Saudi Arabia’s Supreme Court announced on Saturday that it was abolishing flogging as a form of punishment, as part of reforms aimed to advance human rights in Saudi Arabia.
These reforms follow “unprecedented international criticism” that Saudi Arabia received in 2019 for its human rights record, which included 184 executions, 84 of which were for non-violent drug crimes.
This decision follows years of condemnation from civil rights groups, especially following the high-profile flogging of Saudi blogger Raif Badawi in 2012 and 2013. Badawi was sentenced to 1,000 floggings and 10 years in prison.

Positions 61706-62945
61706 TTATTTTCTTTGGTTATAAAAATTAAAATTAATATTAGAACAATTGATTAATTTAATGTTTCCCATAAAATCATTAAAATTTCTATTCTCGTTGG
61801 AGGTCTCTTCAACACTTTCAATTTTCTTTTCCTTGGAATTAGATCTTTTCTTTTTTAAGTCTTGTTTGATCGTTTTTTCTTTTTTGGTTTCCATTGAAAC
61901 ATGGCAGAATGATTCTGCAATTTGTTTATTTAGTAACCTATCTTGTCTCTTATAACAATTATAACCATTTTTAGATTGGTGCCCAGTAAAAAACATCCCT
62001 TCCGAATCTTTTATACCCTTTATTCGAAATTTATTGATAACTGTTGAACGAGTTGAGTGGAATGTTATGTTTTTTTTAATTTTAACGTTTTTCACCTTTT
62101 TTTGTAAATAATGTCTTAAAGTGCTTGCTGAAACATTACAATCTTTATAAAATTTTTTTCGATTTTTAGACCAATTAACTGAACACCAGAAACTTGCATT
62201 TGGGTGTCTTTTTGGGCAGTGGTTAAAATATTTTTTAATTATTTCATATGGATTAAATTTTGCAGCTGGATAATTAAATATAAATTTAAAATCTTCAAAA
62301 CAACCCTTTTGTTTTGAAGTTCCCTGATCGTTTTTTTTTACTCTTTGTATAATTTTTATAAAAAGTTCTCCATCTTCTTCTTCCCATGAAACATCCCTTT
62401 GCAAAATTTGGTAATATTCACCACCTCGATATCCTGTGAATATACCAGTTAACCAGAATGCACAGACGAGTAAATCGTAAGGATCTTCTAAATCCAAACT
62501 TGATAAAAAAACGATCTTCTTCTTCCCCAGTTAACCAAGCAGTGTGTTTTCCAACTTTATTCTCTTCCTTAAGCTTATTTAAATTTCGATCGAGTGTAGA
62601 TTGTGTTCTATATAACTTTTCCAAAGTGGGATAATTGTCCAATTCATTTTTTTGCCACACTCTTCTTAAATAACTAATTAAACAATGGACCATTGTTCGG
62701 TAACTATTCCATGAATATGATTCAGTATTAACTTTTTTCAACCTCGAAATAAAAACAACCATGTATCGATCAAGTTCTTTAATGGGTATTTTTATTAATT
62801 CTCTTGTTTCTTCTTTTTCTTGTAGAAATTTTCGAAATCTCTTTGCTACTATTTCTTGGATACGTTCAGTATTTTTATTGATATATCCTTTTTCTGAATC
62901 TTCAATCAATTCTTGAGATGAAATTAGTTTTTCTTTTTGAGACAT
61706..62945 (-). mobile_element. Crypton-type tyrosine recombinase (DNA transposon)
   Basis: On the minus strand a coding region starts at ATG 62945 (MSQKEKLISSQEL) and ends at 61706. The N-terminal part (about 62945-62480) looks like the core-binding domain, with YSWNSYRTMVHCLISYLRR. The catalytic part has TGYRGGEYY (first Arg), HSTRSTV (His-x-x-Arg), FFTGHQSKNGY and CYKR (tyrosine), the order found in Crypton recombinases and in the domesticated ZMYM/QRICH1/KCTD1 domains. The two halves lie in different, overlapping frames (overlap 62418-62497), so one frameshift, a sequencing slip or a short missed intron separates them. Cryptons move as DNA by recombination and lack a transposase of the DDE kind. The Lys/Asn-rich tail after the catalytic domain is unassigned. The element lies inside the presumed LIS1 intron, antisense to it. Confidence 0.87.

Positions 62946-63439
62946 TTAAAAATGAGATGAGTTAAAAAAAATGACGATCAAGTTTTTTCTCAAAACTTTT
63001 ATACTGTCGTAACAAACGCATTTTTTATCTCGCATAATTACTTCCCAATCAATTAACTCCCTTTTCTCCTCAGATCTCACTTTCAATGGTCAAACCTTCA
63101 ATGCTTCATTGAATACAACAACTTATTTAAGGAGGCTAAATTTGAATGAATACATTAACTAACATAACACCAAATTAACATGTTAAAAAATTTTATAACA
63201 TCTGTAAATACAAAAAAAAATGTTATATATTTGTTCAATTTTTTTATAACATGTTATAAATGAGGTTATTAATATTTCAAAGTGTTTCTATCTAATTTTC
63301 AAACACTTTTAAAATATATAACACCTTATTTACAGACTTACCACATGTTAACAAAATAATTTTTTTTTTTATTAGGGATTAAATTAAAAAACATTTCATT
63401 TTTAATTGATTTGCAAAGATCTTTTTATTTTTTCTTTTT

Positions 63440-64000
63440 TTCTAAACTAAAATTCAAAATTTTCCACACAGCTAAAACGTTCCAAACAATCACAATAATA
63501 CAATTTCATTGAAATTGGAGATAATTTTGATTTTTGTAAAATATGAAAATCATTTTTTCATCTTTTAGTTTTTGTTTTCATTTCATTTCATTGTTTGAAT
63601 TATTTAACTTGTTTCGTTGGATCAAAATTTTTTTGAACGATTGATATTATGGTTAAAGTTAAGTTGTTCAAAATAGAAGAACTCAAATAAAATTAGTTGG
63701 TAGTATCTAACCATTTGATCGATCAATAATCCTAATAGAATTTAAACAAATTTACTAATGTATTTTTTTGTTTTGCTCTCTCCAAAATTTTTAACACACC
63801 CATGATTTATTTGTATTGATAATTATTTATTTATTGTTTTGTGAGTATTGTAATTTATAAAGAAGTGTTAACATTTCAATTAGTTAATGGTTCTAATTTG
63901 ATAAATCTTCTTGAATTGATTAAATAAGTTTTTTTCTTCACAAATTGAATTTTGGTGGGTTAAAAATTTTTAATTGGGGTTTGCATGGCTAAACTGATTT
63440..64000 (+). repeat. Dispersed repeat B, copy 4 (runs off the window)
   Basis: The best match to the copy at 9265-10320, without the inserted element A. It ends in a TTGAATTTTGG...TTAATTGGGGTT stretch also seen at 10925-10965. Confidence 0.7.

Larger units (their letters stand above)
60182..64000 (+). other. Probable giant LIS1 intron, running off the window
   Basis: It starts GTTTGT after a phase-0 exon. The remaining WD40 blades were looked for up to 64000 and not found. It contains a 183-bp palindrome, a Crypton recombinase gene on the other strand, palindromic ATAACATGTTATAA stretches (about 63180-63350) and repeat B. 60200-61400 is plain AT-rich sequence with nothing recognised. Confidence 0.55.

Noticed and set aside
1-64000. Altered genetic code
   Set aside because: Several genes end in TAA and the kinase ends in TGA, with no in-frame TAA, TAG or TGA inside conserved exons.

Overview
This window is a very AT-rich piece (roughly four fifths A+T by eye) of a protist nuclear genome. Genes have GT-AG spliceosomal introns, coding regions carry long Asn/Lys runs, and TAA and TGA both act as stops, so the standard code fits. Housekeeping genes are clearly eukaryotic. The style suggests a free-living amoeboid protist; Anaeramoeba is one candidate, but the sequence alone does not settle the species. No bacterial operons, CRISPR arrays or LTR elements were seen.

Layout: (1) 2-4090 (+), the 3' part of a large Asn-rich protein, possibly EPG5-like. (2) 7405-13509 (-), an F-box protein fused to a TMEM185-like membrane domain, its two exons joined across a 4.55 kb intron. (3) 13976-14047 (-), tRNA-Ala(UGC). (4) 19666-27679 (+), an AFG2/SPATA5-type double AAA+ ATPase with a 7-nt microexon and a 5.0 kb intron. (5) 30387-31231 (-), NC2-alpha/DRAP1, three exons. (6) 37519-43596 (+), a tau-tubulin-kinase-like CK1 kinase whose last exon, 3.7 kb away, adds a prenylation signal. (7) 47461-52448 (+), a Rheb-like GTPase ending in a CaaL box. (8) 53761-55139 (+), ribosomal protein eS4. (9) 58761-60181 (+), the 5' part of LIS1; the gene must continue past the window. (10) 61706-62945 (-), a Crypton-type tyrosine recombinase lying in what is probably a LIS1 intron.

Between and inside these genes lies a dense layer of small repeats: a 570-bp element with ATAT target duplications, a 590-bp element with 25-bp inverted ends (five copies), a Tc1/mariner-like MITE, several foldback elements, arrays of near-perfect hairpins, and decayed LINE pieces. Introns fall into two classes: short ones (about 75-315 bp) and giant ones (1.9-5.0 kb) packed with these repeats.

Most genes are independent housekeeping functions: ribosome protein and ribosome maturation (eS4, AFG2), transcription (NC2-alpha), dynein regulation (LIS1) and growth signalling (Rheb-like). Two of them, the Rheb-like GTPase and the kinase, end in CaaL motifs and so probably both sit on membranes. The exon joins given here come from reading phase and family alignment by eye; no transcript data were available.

Court-ordered floggings sometimes extended to hundreds of lashes, and the punishment could be imposed for offenses ranging from extramarital sex and breach of the peace to murder. In the future, the courts will have to choose between fines, imprisonment, or non-custodial alternatives, such as community service.
This decision is the latest step in a series of reforms to modernize the country’s legal system.